Aurélienne Brauner and Lorène de Ratuld, Jules Menet, Joshua Redman, Explosions in the Sky, Yussef Dayes

  • Aurélienne Brauner – Lorène de Ratuld

On the edge of the dream

Selection of short pieces by various composers by Aurélienne Brauner (cello) and Lorène de Ratuld (piano).

Cover of the album “Au bord du rêve”, by Aurélienne Brauner and Lorène de Ratuld.

By bringing together twenty-three miniatures on the theme of dreamlike escape, including ten lullabies and half a dozen reveries, Aurélienne Brauner and Lorène de Ratuld were not afraid of creating monotony. And they did well. Their record can be listened to with renewed pleasure. First, because each piece benefits from an inspired interpretation. Then, because the scores reflect very different aesthetics, like a very “Piazzolla” creation by François Popineau. Finally, because each musician has a wide range of expressions: Lorène de Ratuld with a piano which plays Lilliputian music boxes as well as XXL carousels, Aurélienne Brauner with a cello which sings like a fairy tale voice . Furthermore, the merit of such a course is to place everyone in the same boat. It then appears that, in the register of entertainment, Debussy is no more original than Louis Aubert, that Fernand de La Tombelle is no less lyrical than Gabriel Fauré, and that Armas Järnefelt (very popular in Finland) is well worth Franz Liszt (whose famous Liebestraum open the album). Pierre Gervasoni

1 CD Paraty.


With Amina Edris, Kate Aldrich, Jean-François Borras, Jean-Sébastien Bou, Julie Robard-Gendre, Marianne Croux, Judith van Wanroij, Yoann Dubruque, Philippe Estèphe, Bavarian Radio Choir, Munich Radio Orchestra, Laurent Campellone (direction).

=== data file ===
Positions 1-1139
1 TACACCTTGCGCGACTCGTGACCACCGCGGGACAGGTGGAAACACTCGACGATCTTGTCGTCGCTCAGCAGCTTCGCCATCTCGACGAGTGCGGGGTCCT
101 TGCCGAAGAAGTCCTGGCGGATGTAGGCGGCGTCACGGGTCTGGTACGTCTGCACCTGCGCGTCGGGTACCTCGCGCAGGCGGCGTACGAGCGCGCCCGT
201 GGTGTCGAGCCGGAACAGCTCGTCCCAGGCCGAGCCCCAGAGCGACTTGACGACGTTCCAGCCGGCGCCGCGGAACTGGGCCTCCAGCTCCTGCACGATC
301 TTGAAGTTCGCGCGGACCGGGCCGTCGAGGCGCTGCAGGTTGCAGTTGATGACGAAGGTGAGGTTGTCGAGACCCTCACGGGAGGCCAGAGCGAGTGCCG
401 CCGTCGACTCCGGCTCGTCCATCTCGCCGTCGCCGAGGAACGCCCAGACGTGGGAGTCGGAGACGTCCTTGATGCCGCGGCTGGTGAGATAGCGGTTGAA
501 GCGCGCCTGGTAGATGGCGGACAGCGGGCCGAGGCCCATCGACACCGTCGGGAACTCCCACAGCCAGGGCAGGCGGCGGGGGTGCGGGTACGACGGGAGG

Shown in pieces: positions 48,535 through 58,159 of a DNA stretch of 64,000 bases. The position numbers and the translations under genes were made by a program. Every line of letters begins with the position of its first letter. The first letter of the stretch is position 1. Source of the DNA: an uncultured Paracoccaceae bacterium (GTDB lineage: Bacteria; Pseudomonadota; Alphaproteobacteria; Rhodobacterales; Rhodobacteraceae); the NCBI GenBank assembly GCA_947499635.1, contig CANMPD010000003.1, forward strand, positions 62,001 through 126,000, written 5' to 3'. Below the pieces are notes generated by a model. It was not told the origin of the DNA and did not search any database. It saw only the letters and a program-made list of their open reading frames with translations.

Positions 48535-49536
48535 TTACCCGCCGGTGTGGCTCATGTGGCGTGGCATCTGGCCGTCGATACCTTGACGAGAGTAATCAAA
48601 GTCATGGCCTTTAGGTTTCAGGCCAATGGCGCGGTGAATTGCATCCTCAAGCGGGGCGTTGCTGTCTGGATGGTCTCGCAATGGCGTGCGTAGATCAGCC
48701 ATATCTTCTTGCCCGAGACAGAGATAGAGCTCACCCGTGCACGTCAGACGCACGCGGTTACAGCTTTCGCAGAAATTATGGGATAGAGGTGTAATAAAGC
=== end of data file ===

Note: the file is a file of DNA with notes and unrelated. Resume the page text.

Book-disc “Ariane”, by Jules Menet, by Palazzetto Bru Zane.

This world premiere recording of the eighteenth of the twenty-five operas composed by Jules Menet occupies number 37 of the collection of record books dedicated by the Palazzetto Bru Zane to French opera. But, beyond the figures, it brings to the public’s attention the beauty and accomplishment of a demanding work in which the composer, while having learned the lessons of Gluck and received those of Wagner, finds a personal path. This is the path defended by Laurent Campellone, whose direction, with exemplary dramaturgical flexibility, restores the score to its native splendor. A splendor that requires a seasoned orchestra and choirs, but also foolproof soloists. Exemplary, the ideally modulated Thésée by Jean-François Borras or the Pirithoüs sovereign by Jean-Sébastien Bou, while the Arianne by Amina Edris displays the charms of a voluptuous voice. If Kate Aldrich’s Phèdre lacks a little nobility, Julie Robard-Gendre’s Perséphone is that of a great tragedian, while the supporting roles (Marianne Croux, Judith van Wanroij, Yoann Dubruque, Philippe Estèphe) are impeccable. A success which makes the absence of the title from the opera house repertoire all the more regrettable. Marie-Aude Roux

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